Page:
Research Projects

Discovery of novel targets for epigenetic and stem cell therapies

In spite of the improved treatment for childhood leukaemia, the overall prognosis for acute leukaemia in particularly in adult remains dismal. Also the majority of current leukaemia treatment is rather non-specific with significant and profound side effects. The successful development and application of specific tyrosine kinase inhibitor, imatinib mesylate (Gleevec; Novartis) that targets the initiating events in chronic myeloid leukaemia has fuelled the enthusiasm of developing more specific and effective cancer therapeutics. However, targeting LATFs, in contrast to kinases in chronic haematological malignancies, by small molecule inhibitors has been proven extremely difficult, largely due to the lack of rigid structural domains. By identification of epigenetic regulators hijacked by LATFs (Arteaga et al., 2013; Cheung et al., 2007 & 2016; Esposito et al., 2015; Kwok et al., 2010; Kwok et al., 2009; Qiu et al., 2014; Zeisig et al., 2007) (see Project 2) or pathways required for survival/self-renewal of LSCs (Smith et al., 2011; Yeung et al., 2010) (see Project 3), one of our ultimate aims is to explore and validate novel avenues for development of specific therapeutic interventions to these classically non-druggable transcriptional targets.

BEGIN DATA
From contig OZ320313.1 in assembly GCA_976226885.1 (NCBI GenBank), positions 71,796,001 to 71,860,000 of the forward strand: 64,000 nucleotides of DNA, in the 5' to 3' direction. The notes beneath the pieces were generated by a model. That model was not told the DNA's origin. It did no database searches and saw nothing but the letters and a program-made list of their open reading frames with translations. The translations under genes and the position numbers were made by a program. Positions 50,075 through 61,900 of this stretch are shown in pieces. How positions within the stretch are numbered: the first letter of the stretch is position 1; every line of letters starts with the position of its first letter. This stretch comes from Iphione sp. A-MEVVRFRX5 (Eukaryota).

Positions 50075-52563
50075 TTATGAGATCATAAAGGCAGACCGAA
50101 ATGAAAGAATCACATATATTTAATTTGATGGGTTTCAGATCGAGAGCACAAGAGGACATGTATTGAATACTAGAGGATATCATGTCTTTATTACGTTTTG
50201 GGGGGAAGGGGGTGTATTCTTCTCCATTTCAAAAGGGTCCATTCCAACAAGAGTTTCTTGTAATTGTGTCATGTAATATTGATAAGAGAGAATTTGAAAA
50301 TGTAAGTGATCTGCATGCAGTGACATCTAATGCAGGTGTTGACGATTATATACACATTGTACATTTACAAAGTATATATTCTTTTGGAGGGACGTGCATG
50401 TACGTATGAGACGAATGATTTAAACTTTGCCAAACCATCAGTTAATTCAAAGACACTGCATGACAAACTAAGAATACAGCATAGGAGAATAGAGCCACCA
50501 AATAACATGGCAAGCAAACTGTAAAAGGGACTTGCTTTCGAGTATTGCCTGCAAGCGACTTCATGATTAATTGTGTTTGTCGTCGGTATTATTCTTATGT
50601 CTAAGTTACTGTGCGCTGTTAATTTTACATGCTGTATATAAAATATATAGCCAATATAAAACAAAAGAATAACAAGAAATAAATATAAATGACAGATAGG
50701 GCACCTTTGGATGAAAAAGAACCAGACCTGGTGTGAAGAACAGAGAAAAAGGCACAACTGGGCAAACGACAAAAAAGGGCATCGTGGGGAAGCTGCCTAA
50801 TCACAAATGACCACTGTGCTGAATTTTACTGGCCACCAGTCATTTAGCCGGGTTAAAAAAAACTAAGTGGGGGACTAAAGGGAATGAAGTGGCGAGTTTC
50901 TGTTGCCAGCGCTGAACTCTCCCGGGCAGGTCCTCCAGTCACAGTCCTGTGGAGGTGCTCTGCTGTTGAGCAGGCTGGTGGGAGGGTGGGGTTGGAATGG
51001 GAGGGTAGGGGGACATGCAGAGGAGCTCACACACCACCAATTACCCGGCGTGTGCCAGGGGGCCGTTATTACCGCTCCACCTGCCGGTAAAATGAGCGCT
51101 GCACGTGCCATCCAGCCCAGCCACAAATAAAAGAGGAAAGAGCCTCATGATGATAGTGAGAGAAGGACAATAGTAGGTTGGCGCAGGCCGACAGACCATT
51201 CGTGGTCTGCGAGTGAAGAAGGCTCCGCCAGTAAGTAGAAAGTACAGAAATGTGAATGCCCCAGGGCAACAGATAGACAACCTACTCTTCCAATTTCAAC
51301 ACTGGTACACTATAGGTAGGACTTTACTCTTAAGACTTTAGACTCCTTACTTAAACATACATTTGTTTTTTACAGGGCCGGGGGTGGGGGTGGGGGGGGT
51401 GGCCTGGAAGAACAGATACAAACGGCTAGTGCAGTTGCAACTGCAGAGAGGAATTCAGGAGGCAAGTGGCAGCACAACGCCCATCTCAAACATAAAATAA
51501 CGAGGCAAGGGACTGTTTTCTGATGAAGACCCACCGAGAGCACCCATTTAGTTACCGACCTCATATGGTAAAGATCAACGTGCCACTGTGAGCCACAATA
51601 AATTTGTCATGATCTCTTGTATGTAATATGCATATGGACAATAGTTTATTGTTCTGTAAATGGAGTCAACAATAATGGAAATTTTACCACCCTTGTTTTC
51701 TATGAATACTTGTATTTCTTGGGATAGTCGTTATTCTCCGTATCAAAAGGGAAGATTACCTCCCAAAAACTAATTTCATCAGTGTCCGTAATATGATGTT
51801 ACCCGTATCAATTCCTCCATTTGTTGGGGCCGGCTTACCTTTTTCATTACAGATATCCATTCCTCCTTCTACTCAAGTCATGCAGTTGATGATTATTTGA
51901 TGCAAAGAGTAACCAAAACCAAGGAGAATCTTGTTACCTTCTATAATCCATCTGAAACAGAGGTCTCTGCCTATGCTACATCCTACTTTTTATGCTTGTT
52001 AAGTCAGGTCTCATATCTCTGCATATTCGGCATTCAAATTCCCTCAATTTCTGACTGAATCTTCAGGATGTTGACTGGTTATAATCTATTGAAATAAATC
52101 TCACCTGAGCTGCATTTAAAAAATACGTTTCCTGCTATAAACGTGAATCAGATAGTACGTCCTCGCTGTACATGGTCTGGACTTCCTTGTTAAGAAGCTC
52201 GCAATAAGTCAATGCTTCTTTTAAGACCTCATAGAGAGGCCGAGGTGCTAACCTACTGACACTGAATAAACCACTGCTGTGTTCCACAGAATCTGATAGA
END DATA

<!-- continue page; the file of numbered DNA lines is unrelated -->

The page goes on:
Primary Focus:

  • To discover and validate potential therapeutic targets involved in transcriptional and epigenetic deregulation in leukaemia
  • To discover and validate potential therapeutic targets involved in self-renewal/survival of leukaemic stem cells

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